Currently there are 2½ viable desktop operating systems (OS) for personal computers:

  1. MacOS which is tied to Apple hardware.
  2. Windows which works on nearly every PC, including some Macs.
  3. Linux which also works on most hardware, but hasn't gained much market share.

For years I used Windows on a PC I build from parts I bought at Fry's. The first thing I'd install was the functional equivalent of a Linux distribution for Windows.1 At Stack Overflow I discovered Macs make good developer machines. If you open a terminal window you'll find the OS is built on a Linux-like kernel. Virtually every server I've worked with, including this very blog, run on Linux. I use Linux every day, but always through a Mac or Windows OS.

Why don't I use Linux for my regular OS? Well, it suffers that fate of "programmer design". Here's the process:

  1. A programmer creates an interface that works.
  2. Better not to mess with a good thing.

That's not entirely fair. Sometimes programmers degrade to newer (and worse) design paradigms.2

In actual fairness, programmers usually concern themselves with interfaces between systems. Beginning with nothing more than switches3 programmers devised software that, well, makes our digital existence possible. Programmers can afford to use terrible interfaces because we can write scripts. It's only when people interact with software that the system breaks down. Making a great OS requires untold hours of work to do things like watch actual users fail to understand your design. Apple and Microsoft can afford this, but open-source projects don't have those resources. Linux is great for programmers managing software systems but not so great for human interactions.

Some bit of a San Francisco cable car.

When it comes to forum software there are many more options. Wikipedia's list isn't close to complete and if you expand to all sorts of community software, the list is nearly endless. How do you chose?

Of the 17 forum software systems listed on Wikipedia, 5 are no longer actively developed, so you can eliminate those. There's also a feature grid, so you can eliminate software that's missing something critical to your business such as single sign-on (SSO). The trouble with a feature matrix, though, is you can never tell how good the feature is. Does SSO require twiddling a few settings and it works? Or is it more of a "sacrifice a goat at midnight" sorta deal?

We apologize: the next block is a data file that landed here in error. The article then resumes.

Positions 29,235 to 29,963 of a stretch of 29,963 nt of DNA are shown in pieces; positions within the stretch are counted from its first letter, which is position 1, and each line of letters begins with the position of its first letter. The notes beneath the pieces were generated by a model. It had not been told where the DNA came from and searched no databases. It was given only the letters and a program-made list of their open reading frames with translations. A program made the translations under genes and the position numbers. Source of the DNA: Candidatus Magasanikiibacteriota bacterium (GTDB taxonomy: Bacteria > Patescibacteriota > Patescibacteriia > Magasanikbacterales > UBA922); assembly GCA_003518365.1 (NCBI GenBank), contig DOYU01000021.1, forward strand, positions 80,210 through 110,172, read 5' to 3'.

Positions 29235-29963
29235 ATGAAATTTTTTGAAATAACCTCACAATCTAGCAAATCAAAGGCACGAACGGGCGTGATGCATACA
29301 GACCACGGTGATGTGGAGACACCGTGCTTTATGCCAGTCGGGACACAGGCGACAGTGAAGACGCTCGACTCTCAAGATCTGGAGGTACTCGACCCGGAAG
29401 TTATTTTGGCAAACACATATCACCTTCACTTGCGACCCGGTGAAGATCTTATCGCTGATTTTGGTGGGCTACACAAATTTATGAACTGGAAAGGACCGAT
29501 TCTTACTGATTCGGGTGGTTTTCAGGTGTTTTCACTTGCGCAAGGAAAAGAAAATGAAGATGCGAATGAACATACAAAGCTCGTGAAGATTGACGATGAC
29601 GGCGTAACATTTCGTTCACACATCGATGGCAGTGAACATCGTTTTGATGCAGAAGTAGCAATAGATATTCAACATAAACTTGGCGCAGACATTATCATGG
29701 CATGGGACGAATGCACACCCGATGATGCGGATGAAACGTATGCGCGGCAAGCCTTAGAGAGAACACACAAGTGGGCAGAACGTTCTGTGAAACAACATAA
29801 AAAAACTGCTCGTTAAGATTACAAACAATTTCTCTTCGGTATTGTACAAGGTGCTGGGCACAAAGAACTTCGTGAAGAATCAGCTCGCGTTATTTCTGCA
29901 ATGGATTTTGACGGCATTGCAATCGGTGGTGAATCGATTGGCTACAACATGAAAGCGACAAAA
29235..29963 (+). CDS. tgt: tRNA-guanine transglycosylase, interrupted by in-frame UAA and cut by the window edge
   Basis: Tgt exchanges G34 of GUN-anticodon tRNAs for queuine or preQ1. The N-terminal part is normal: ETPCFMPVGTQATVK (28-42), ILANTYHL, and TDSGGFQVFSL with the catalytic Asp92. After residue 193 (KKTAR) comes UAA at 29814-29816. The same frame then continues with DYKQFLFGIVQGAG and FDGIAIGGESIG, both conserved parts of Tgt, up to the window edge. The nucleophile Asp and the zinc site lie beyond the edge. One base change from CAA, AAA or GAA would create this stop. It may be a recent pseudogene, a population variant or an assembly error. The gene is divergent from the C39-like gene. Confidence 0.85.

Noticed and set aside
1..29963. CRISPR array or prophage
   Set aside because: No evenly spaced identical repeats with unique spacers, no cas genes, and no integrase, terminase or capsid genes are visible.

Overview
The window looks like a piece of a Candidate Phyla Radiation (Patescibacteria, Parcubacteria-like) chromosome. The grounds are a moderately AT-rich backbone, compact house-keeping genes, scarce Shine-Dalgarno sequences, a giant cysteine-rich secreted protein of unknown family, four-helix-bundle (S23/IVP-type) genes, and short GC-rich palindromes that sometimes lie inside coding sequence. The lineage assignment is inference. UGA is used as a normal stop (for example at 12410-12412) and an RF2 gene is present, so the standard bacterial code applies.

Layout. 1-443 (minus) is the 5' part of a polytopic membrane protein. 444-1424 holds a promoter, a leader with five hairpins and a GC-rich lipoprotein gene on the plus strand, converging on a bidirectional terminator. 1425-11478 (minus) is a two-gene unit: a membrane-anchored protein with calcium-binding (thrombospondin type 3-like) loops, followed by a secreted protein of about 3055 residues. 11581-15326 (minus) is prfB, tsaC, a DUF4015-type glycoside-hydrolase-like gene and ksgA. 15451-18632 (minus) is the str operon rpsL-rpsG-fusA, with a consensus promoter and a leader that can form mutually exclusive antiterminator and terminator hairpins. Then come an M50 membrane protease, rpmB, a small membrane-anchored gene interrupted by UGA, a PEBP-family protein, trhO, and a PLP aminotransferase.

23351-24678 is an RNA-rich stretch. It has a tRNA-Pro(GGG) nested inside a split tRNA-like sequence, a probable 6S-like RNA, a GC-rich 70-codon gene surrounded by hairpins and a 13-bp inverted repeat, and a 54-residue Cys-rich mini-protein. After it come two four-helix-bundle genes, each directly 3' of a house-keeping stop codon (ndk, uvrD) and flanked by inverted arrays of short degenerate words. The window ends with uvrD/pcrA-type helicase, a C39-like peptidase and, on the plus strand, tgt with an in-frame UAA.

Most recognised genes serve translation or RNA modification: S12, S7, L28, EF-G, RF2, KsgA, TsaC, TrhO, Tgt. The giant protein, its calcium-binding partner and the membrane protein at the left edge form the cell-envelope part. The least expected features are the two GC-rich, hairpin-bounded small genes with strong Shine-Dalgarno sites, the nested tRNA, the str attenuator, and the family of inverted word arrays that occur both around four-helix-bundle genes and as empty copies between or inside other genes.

Free trials can be a good solution for most software purchasers, but how does that work with community software? In my experience you start seeing the error of your ways months after people started using the platform and you've already spent your budget for the year. Talk about lock-in!

So there's an unfortunate dynamic where community software platforms fill in as much of the feature matrix as they can, set up beautiful demo sites and don't quite get around to polishing the admin tools. Not that these tools don't work. They just . . . aren't as useful as they could/should be. Meanwhile the people who run the community don't want to admit they screwed up picking the software and become Stockholm syndrome advocates.

When I joined College Confidential, it was hosted on Vanilla Forums. I'm pretty sure they considered us problem customers. We had a custom theme and every time Vanilla had a new release, our site broke. To be completely clear, this was 99% our fault. So we decided to move to self-hosting in order to test new updates and fix any problems before they went to our production system. Vanilla Forum software is open source, so it seemed relatively doable. Only we depended on a few plugins that weren't open source, including SSO. We asked Vanilla if we could license their SSO plugin and they refused. That feature is core to their business, so it's understandable. But that's when we first seriously considered switching to Discourse.4